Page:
821797218269
Highway 61 Revisited [Limited Edition Hybrid SACD - DSD]
Artist: Bob Dylan
Format: CD
New: Available $39.98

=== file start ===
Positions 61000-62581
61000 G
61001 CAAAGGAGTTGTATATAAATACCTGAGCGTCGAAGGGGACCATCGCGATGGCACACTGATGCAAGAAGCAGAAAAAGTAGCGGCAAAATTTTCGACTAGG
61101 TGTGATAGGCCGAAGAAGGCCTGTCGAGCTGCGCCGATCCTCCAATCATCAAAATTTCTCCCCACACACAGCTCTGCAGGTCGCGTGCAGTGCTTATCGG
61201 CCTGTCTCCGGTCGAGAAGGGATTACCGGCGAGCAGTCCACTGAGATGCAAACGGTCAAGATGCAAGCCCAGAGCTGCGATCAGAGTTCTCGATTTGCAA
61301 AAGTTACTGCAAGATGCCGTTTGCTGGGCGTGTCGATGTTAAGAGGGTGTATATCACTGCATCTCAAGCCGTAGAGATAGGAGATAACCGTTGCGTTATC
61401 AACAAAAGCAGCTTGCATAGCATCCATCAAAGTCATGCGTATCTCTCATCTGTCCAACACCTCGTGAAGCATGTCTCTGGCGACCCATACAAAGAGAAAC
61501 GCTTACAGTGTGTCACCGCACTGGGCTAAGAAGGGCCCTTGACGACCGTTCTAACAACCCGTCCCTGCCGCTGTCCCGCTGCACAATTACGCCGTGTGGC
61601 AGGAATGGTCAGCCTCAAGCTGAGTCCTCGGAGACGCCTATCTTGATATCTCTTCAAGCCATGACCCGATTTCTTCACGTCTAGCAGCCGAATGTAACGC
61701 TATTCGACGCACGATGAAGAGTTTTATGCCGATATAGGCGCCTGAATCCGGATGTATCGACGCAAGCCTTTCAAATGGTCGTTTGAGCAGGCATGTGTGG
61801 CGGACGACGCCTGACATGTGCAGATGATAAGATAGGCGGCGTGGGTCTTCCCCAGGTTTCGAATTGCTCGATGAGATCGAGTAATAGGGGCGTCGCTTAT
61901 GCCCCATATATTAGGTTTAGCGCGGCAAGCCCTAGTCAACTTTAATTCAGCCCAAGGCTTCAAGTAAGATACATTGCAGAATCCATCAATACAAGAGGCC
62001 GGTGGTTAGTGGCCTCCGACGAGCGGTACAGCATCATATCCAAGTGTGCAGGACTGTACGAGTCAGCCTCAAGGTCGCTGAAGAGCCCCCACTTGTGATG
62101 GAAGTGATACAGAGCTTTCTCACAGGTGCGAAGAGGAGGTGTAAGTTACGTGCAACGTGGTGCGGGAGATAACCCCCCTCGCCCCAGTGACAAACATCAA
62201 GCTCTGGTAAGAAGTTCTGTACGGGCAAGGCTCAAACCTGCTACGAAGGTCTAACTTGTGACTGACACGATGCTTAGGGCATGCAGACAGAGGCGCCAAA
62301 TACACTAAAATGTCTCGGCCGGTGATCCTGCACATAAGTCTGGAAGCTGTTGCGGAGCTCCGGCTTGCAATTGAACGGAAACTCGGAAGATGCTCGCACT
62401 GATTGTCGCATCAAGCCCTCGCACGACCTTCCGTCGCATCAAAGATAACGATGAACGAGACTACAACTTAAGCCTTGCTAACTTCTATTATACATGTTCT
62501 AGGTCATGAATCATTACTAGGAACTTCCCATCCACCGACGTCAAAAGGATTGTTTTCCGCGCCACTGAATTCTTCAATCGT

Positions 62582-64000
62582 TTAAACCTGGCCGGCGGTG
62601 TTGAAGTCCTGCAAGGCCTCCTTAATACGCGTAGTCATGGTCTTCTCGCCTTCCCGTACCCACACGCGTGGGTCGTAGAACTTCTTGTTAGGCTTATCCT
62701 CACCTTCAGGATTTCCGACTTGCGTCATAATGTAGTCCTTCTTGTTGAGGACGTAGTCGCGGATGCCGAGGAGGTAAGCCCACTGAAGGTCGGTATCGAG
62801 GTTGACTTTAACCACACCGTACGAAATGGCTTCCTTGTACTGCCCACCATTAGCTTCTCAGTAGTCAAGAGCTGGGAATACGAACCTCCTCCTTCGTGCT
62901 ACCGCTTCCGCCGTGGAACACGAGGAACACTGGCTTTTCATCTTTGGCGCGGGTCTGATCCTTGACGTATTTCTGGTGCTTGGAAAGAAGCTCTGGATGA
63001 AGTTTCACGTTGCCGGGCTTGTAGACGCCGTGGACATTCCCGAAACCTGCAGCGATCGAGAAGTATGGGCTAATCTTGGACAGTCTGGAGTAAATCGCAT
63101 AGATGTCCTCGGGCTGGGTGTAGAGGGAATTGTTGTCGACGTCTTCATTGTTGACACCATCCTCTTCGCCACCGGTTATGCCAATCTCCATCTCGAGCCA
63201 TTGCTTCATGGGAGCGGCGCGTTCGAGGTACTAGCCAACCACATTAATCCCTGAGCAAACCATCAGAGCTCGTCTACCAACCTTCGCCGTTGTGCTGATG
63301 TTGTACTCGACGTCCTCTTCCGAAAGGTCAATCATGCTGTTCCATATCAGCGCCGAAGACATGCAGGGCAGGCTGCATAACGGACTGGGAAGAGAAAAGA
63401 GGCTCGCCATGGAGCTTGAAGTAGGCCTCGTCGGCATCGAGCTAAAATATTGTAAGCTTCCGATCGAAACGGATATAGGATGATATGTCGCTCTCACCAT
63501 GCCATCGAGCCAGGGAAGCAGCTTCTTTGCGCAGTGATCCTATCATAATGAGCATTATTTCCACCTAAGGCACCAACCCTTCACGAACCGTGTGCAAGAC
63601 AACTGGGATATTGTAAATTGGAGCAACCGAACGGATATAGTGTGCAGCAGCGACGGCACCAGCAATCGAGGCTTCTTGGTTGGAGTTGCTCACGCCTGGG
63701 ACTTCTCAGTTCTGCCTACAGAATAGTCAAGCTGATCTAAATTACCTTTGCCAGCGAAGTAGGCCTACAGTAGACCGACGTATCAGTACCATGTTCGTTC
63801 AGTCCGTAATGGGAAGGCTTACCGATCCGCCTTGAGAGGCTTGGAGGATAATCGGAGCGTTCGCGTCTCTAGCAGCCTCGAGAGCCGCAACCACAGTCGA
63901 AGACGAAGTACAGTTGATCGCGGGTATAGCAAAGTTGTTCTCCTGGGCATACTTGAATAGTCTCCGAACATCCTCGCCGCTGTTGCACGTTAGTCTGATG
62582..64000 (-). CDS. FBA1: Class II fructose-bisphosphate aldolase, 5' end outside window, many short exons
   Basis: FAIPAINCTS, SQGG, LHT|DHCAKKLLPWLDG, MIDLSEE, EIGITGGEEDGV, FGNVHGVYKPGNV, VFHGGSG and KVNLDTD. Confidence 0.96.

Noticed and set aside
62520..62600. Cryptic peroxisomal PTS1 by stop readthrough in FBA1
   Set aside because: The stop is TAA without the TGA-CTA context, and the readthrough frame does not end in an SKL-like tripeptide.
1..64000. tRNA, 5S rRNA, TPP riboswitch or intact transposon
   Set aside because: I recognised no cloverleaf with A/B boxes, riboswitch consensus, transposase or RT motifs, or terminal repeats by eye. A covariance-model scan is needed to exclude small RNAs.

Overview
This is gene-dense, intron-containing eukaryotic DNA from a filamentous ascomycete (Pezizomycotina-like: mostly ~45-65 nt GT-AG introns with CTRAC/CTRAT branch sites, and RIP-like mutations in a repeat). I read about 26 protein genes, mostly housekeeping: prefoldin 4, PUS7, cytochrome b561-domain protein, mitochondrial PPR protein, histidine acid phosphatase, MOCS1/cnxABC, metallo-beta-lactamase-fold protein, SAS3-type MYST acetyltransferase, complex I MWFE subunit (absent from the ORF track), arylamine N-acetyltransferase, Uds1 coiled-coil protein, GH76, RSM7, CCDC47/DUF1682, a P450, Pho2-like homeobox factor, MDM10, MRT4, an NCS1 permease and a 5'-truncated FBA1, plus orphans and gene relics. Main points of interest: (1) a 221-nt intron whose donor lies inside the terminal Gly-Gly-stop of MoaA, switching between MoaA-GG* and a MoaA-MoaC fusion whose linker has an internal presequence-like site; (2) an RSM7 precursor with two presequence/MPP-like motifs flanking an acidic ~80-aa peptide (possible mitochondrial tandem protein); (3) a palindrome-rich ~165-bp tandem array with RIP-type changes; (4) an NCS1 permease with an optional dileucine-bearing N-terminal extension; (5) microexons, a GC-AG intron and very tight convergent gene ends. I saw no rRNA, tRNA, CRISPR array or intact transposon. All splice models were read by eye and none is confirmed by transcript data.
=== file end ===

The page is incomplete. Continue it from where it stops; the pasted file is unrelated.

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Limited Mobile Fidelity SACD hybrid pressing. It's title references the road that spans North Minnesota to the Mississippi Delta, and the formative blues, country, and roots sounds connected to it's existence. The highway also lays claim to towering musical myths and deaths, many tied to the blues lexicon and narrative. All figure prominently on the revolutionary beacon that is Highway 61 Revisited, the 1965 set that overturned rules, upended preexisting limits, and utterly changed everything in it's path. Ranked the fourth-greatest album ever made by Rolling Stone, it's reach, power, and content boggle the mind nearly five decades after it's release. Teeming with organic energy, palpable voltage, and countless textures, the disc faithfully recreates the dimensions, vibes, and events associated with the six days Dylan and Co. Spent at Columbia's Studio A. Everything from the soundstages to dynamics, instrumental separation to balances, resonates with enormous might and insightful perspective. Recorded amidst a time of unfathomable turmoil and frustration that witnessed Dylan booed by fans, labeled a traitor, and call into question his work, Highway 61 Revisited roars and snarls, jabs and criticizes. It's bonfire of cynicism, fury, indignation, and absurdity forever transformed rock, what it could mean, and what it could do. Supported by a thundering, commanding band that included guitarist Mike Bloomfield and organist Al Kooper, Dylan hopscotches between tempos, moods, and melodies. The symmetry of the songs references a scattered hybrid of R&B, blues, folk, soul, gospel, vaudeville, and garage rock pieces that Dylan assembles in the shape of a brilliant, brain-teasing aural puzzle. At it's core, Highway 61 Revisited is about experience, reality, and the cruelties and truths that lie outside soporific safety nets and bourgeois ideals. These reasons - and the bold musicianship, ace performances, inimitable sonics, and vast lyrical expanses - are why the album means as much today as it did in the mid-1960s. Akin to Sgt. Pepper's Lonely Hearts Club Band and Dark Side of the Moon, this is an album that everyone needs to own and hear in the best-possible fidelity. Don't delay.